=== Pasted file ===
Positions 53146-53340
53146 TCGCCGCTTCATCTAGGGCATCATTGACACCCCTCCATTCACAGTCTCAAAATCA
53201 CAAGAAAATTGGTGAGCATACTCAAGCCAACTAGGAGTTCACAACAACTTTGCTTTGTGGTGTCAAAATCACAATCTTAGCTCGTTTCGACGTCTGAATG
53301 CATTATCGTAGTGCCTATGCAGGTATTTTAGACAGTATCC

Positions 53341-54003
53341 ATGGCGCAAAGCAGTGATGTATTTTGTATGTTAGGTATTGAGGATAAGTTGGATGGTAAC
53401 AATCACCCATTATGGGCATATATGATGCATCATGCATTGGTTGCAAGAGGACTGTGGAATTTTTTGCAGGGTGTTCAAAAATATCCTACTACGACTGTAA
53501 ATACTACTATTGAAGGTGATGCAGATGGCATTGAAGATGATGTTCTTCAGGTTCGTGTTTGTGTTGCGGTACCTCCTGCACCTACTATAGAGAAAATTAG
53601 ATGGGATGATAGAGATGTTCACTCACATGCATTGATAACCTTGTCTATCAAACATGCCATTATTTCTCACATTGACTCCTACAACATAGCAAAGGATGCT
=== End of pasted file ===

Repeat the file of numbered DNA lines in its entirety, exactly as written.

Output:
Positions 53146-53340
53146 TCGCCGCTTCATCTAGGGCATCATTGACACCCCTCCATTCACAGTCTCAAAATCA
53201 CAAGAAAATTGGTGAGCATACTCAAGCCAACTAGGAGTTCACAACAACTTTGCTTTGTGGTGTCAAAATCACAATCTTAGCTCGTTTCGACGTCTGAATG
53301 CATTATCGTAGTGCCTATGCAGGTATTTTAGACAGTATCC

Positions 53341-54003
53341 ATGGCGCAAAGCAGTGATGTATTTTGTATGTTAGGTATTGAGGATAAGTTGGATGGTAAC
53401 AATCACCCATTATGGGCATATATGATGCATCATGCATTGGTTGCAAGAGGACTGTGGAATTTTTTGCAGGGTGTTCAAAAATATCCTACTACGACTGTAA
53501 ATACTACTATTGAAGGTGATGCAGATGGCATTGAAGATGATGTTCTTCAGGTTCGTGTTTGTGTTGCGGTACCTCCTGCACCTACTATAGAGAAAATTAG
53601 ATGGGATGATAGAGATGTTCACTCACATGCATTGATAACCTTGTCTATCAAACATGCCATTATTTCTCACATTGACTCCTACAACATAGCAAAGGATGCT